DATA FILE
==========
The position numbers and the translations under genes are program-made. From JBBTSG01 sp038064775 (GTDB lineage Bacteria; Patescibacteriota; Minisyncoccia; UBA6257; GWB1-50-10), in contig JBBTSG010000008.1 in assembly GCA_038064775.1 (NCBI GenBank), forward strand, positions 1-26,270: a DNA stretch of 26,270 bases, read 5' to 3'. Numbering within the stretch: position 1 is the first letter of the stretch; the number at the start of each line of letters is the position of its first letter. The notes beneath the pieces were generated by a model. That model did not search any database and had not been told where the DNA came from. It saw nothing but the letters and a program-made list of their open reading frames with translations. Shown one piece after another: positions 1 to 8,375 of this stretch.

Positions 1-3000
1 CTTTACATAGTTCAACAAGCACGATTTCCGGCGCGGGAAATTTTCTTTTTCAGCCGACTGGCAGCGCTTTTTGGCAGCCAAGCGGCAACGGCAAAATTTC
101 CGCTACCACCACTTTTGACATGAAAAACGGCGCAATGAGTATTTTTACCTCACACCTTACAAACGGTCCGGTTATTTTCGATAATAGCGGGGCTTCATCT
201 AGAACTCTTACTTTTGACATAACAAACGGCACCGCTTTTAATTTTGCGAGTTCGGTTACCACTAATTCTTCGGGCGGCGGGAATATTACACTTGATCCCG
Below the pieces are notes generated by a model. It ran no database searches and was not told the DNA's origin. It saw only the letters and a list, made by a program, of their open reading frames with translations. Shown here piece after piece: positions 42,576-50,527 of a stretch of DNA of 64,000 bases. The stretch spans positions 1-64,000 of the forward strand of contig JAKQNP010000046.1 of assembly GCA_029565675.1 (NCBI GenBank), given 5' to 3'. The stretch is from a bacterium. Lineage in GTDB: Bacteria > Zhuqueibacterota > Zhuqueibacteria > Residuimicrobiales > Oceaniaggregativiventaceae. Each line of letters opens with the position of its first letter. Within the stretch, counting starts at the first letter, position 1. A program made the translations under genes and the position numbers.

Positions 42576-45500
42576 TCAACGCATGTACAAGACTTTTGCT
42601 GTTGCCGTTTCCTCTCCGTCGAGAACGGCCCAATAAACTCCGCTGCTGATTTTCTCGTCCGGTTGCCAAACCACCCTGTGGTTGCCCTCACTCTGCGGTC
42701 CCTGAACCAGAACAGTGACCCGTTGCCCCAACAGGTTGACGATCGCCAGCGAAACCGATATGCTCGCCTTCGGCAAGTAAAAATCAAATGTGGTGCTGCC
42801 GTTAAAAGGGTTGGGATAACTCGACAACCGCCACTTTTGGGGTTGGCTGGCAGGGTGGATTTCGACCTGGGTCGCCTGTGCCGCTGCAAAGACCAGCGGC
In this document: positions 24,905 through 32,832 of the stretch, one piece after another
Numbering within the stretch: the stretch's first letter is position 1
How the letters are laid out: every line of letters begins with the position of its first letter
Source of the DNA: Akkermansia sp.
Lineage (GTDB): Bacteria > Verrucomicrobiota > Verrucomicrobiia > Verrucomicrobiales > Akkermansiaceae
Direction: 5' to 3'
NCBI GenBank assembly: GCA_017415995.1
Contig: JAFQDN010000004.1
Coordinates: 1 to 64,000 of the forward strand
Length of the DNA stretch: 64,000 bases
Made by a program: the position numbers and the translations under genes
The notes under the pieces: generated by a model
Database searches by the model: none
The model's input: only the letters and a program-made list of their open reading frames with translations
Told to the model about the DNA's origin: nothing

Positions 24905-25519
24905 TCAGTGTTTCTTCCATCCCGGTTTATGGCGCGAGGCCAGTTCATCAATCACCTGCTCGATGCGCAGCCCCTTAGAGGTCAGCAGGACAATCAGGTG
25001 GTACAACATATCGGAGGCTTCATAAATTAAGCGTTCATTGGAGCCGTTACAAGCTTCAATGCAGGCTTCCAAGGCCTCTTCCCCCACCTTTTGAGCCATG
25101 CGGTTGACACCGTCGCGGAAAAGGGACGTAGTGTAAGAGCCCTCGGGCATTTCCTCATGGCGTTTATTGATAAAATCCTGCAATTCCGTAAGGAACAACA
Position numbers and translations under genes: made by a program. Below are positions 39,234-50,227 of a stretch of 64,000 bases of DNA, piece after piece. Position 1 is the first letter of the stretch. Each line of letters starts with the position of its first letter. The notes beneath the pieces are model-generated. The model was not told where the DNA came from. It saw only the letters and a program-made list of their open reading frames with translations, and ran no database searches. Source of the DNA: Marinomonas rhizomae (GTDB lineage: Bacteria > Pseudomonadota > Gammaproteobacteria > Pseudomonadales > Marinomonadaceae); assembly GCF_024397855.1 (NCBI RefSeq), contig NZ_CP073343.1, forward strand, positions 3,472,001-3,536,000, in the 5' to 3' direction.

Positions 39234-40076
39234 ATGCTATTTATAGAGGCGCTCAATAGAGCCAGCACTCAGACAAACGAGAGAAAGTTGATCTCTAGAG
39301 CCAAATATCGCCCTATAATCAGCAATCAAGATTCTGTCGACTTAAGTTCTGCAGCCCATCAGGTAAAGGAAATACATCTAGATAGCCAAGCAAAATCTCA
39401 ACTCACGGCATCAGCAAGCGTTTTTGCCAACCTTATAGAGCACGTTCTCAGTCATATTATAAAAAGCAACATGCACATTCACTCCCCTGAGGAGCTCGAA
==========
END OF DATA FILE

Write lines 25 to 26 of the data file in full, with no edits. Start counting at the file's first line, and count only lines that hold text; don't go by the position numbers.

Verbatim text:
The model's input: only the letters and a program-made list of their open reading frames with translations
Told to the model about the DNA's origin: nothing